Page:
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In a web application I am working on there are some actions which usually take a few seconds or longer, depending on typical variables (connection speed, PC speed, amount of data involved, host load, etc). For these we show a progress bar, or a loading spinner with a "please wait" message depending on specific context. (I'll call both "wait indicator" from here on out)

This works well... when the action actually takes more than a second. But if the action actually takes less than about 500ms, the effect of the wait indicator showing up and then disappearing immediately looks like a glitch.

I can think of at least two ways that might improve this situation:

  1. Create some means of predicting how long each action will take (track the first few request lengths and compare to an average, use known data sizes as a multiplier for that, etc.), and then use that to decide up front whether or not to show the wait indicator. Pros: probably better outcome. Cons: difficult to implement, and will sometimes be wrong (which will be really bad if it takes several seconds but didn't think it should show the wait indicator).
  2. Make the wait indicators always show for a minimum length of time -- even if they complete more quickly. Pros: would never look "glitchy". Cons: waste of the user's time, makes the software looks slower.

Is there research in this area that might point to a better practice? Are there particular sites that have a great solution to this? What is best practice?

Rather than waiting a certain time to show it, I have just tried fading in (using css transition) the wait indicator over 1 second and that has a very good feel to it. When the wait is actually only 100ms, you barely see the wait indicator begin to show up and then it's gone.

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Arg, never never never force the user to wait longer than necessary. Mass Effect 3 has a "loading screen" where the start/stop animations can last longer than the loading process and it's infuriating. – Ben Brocka Apr 3 '12 at 19:57
@Ben - I totally agree, but thought a list of 1 was too short to be a list, and didn't like my first item either... just clarified my wording. – jlarson Apr 3 '12 at 20:01
up vote 14 down vote accepted

You simply need to only show the wait indicator if the wait time exceeds a certain preset amount of time.

I do the same thing in an application that I maintain, and I find that waiting 1 second before showing the indicator is a good amount of time and allows for quick processes to finish without flashing the indicator and making it look like a glitch.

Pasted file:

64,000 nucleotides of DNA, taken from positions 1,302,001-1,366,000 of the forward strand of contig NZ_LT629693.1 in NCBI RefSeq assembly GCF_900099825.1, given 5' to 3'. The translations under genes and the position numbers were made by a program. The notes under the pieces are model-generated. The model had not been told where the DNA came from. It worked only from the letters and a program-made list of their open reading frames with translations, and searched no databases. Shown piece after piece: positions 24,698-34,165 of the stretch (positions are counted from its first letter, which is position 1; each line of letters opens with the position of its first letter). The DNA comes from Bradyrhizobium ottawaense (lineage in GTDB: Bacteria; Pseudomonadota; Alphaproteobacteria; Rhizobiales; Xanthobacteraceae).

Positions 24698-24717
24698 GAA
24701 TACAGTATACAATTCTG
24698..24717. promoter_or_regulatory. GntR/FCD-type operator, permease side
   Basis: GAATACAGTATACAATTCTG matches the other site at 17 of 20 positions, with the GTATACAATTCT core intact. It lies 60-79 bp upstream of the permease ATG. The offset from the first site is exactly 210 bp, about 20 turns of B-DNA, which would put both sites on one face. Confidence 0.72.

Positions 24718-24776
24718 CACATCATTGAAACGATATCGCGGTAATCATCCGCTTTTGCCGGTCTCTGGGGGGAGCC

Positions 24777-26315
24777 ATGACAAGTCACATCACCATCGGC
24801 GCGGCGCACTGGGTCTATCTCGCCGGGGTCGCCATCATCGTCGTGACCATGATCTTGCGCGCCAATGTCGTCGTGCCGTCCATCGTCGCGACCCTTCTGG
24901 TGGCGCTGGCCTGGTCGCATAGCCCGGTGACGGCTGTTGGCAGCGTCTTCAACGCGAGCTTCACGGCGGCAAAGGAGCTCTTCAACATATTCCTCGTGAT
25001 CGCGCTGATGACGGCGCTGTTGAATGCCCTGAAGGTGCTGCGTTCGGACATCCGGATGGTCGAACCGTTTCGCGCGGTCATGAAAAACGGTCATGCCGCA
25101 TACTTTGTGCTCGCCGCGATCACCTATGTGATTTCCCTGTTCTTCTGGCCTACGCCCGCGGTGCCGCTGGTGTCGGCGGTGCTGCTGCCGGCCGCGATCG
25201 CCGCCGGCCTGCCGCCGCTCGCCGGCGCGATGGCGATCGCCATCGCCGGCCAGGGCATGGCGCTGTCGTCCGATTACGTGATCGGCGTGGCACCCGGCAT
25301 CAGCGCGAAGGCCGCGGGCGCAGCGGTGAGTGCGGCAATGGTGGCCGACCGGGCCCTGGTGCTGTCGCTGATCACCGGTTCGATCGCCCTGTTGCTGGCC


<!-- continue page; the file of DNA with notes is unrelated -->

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What if your preset time is close to the real execution time? E.g: your preset time is 1 sec and the task ends in 1.2 secs. It will still look glitchy, won't it? – Alpha Apr 12 '12 at 16:54
That's true, but at that point you could easily determine the average wait time and configure the preset time accordingly. I think if something is going to consistently take 1.2 seconds, then you should probably show the indicator immediately anyway because it provides that immediate feedback that users like and 1.2 seconds is long enough to not make it look like a glitch (assuming it starts immediately). – raffi Apr 13 '12 at 20:56
Another suggestion is to introduce the wait indicator using a gradual fade-in animation (perhaps after a very short delay). The benefit there is if it completes 200 ms after it appears you'll barely notice it, while for longer operations it'll look nice and polished. – devios Apr 5 '13 at 0:39

How about showing how long it took, in addition to your hourglass behavior?

Also, instead of being techie and showing "Completed in 500ms", show "completed in less than a second"

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One example I can think of that does this (though not a web app) is Microsoft's Sql Server Management Studio. It offers an animated GIF and shows the time elapsed when done. – Marc Manswero Apr 3 '12 at 22:08
Showing actual time might work against you when the action is taking a few extra sections. – dnbrv Apr 4 '12 at 1:35

Mobile Gmail does this as well. The loading indicator is a ribbon on the bottom fo the screen. When it is done updating, it says "Updated". Very unobtrusive but still clear that something loaded.

Basecamp mobile has a loading indicator upfront, and when it is taking longer than expected it says "Still loading, please wait" to make sure that the extra long loading times are acknowledged and that the app is not frozen.

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I would go for a two tiered approach.

Once the user starts some action, disable the button and show a little Loading something next to the button.

Measure all 'actions' in the systems and use the ones taking over 250-500ms (depending on actual client server roundtimes) and add a 'bigger' Loading animation.

In our windows form application 'all' actions start a little waiting spinner at the mouse cursor. Slow jobs start a 'big' waiting spinner in the center of the screen. Really slow jobs show a progress bar or a percentagenext to the 'big' waiting spinner.

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Display the "wait" on button down (ie as early as possible). Most of the time a fast filling progress bar or very short lived hour glass is pleasing to the end user (hey this program's fast!), and I've never seen one that "looks like a glitch."

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